A coding means on the weapon-side is included for controlling the control means at the time of each shot simulation to superimpose on the laser pulses a code representative of the last values of the target position related data stored in the first memory. A measurement means on the target-side having sensors for determining the direction of incidence of the laser pulses received at the target is also included. This measurement means determines the travel speed of the target and the direction of travel relative to the measured direction of incidence.
A target-side plotting means responsive to the measurement means is provided for determining actual target position related data at the end of the projectile flight time on the basis of the travel speed relative to the direction of incidence. The target-side plotting means includes a comparison means for comparing the transmitted target position related data to the actual target position related data and for indicating a hit if they correspond.
Other advantageous features of the apparatus according to this invention are characterized in the dependent apparatus claims appended hereto.
The preferred embodiment of this invention is illustrated and described below in greater detail with reference to the figures in which:
FIG. 1 shows a diagram of the relationships between weapon and target in the method according to this invention;
FIG. 2 shows a schematic wiring diagram of the equipment provided at the weapon-side;
FIG. 3 illustrates how the tilt of the weapon and the change in position of the target are taken into account;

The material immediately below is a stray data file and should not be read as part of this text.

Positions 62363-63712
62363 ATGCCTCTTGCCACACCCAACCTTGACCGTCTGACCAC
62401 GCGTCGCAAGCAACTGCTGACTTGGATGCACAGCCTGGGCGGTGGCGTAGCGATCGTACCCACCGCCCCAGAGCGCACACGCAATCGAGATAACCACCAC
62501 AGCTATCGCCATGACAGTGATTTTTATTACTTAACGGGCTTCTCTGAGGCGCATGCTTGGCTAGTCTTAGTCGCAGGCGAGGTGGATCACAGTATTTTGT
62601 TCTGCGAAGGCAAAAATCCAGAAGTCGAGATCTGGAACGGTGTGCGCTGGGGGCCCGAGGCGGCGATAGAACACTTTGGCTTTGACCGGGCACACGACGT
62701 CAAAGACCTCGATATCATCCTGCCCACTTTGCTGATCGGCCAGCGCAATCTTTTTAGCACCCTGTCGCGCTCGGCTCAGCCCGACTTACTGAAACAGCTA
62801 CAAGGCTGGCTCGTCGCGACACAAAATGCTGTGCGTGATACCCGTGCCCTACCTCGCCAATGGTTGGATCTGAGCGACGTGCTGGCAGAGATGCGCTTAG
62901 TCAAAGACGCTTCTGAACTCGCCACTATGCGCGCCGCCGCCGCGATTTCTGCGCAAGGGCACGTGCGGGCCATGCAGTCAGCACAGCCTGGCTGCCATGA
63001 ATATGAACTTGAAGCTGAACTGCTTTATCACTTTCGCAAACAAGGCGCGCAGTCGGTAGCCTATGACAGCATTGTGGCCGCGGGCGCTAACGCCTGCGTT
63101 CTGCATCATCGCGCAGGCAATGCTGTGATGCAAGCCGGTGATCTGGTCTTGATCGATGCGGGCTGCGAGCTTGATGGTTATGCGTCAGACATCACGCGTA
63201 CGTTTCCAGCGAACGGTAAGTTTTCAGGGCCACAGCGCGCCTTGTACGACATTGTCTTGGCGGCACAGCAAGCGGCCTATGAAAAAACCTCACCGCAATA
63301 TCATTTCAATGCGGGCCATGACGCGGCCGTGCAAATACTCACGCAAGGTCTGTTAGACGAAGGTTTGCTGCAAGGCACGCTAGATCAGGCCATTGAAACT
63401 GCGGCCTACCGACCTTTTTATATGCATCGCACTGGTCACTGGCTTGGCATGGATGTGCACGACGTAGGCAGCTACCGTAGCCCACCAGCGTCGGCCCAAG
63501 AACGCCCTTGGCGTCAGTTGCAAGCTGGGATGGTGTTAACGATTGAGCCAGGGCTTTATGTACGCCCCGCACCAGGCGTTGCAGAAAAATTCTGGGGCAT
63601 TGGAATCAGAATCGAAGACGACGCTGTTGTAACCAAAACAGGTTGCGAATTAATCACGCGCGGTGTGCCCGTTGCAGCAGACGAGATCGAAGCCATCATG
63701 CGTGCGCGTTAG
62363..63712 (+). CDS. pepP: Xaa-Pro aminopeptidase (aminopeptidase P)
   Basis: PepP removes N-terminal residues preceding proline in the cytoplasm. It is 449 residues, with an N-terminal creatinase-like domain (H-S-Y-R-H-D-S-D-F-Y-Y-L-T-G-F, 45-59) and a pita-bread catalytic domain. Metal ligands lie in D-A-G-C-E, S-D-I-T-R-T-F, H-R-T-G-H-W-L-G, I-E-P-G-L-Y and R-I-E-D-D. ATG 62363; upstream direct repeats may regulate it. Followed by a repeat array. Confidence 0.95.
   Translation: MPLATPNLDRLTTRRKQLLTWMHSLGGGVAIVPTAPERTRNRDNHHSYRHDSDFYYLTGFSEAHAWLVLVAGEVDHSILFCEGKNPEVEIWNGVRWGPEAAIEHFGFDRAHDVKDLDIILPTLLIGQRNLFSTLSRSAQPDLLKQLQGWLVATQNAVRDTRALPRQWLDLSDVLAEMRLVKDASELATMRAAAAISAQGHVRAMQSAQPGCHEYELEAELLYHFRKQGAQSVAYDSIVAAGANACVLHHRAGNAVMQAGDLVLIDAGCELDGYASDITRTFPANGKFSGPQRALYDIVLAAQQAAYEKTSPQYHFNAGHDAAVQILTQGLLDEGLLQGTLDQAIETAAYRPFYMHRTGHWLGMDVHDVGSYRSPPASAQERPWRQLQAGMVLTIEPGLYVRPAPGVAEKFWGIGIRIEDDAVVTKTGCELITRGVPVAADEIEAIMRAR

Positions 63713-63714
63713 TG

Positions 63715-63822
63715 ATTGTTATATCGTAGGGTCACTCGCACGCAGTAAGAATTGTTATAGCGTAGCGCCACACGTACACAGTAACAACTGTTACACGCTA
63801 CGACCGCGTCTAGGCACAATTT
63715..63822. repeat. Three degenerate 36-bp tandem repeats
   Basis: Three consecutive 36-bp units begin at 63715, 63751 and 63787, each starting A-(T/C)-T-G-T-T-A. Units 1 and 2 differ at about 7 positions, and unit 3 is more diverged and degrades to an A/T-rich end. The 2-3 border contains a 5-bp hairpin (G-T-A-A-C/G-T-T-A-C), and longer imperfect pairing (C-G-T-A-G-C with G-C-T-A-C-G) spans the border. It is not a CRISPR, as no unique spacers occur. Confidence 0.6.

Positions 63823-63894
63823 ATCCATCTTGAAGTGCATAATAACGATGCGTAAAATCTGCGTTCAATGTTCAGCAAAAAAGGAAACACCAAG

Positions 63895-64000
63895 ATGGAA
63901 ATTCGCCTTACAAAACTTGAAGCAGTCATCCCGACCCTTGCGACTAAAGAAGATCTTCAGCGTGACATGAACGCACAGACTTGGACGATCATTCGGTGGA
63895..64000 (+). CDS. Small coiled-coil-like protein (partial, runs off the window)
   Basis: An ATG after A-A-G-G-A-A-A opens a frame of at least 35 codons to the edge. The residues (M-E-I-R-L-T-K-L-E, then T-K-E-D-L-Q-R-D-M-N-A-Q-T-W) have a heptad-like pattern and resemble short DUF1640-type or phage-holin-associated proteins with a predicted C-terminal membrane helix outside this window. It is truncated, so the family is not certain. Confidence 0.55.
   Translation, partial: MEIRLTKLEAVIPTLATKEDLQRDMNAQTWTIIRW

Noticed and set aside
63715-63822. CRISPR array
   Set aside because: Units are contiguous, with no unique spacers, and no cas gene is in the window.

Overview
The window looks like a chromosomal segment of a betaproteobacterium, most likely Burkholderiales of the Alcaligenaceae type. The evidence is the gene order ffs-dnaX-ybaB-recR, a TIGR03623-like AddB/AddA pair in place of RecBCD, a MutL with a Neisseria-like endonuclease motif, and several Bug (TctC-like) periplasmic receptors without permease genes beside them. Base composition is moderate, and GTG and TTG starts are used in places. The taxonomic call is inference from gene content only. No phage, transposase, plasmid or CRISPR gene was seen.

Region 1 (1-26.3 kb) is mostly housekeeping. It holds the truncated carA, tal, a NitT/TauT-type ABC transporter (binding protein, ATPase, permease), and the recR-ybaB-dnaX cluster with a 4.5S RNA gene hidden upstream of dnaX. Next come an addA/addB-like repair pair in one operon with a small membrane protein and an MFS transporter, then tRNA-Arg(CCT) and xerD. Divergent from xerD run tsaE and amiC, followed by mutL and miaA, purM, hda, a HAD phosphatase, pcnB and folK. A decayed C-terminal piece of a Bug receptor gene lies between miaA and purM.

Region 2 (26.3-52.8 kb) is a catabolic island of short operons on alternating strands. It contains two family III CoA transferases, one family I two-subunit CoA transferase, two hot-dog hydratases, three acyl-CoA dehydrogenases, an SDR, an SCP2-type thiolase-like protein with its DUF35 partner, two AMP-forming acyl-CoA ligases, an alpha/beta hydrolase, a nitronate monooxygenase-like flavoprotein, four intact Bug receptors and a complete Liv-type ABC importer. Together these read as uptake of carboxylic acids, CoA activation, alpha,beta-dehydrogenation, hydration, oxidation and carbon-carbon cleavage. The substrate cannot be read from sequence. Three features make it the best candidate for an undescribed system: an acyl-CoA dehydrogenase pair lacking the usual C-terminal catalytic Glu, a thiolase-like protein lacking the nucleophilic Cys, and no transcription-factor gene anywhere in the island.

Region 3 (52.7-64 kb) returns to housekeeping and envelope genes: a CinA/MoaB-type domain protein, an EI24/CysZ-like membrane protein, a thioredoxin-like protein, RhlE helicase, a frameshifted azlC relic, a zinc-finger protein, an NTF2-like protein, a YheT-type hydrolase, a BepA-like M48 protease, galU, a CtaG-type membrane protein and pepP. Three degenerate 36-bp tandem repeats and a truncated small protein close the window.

FIG. 4 shows in diagram form an armored vehicle with the target-side equipment used in the method according to this invention;
FIG. 5 shows a schematic wiring diagram of the equipment provided at the target;
FIG. 6 shows a diagram of the function and program operations by the equipment on the weapon side; and
FIG. 7 shows a diagram of the function and program operations of the equipment at the target side.
Referring to the figures and first to FIG. 1, a diagram of an armored vehicle 10 with a gun barrel at 12 which contains a device (to be described below) is shown. The device essentially consists of a laser transmitter with a deflector device, a receiver and plotting equipment. Within a solid angle sector 16 relative to the axis of the bore 14 of the weapon 12, which has a certain divergence vertically and horizontally, a pulse-coded laser beam 18 is transmitted and deflected in such a way that it regularly passes over the solid angle sector 16 shown at the right in FIG. 1 in the form of scanning pattern 20, e.g., in the form of horizontal lines. The reference line for the scanning pattern is the extension of the axis of bore 14, and the divergence of the solid angle sector 16 has a vertical amount D1 which is at least as great as the largest angle of elevation or super elevation of the weapon which can occur under practical conditions, while in the horizontal direction the solid angle sector 16 must have a divergence D2 toward each side which is at least as great as the maximum lead angle of the weapon which can occur under practical conditions in shooting at moving targets.
When laser beam 18, passing through the scanning pattern 20, encounters a target 22 which is within the solid angle sector 16 and is provided with equipment (to be described below) which includes at least one retroreflector, then laser beam 18 is reflected back on itself and the returning laser beam 18' reaches the receiver provided at the weapon-side at 12. The target distance can be determined from the transit time of the reflected laser light, and the angle deviation x and y in lateral direction and in altitude from the horizontal and vertical reference lines drawn by extending the axis of the weapon 12 can be determined from the relationship between the target distance and scanning pattern 20.